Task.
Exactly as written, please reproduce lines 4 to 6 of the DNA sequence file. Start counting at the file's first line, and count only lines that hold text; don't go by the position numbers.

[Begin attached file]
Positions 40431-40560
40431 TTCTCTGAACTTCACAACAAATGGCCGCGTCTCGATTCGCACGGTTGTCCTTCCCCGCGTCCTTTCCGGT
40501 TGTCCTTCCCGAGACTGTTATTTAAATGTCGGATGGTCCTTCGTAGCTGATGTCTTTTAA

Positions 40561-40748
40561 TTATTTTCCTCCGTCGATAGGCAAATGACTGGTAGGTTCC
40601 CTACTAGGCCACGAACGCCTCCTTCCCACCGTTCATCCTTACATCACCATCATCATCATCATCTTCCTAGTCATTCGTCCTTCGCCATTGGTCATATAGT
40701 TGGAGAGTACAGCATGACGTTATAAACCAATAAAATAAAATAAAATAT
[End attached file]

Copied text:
Positions 40561-40748
40561 TTATTTTCCTCCGTCGATAGGCAAATGACTGGTAGGTTCC
40601 CTACTAGGCCACGAACGCCTCCTTCCCACCGTTCATCCTTACATCACCATCATCATCATCATCTTCCTAGTCATTCGTCCTTCGCCATTGGTCATATAGT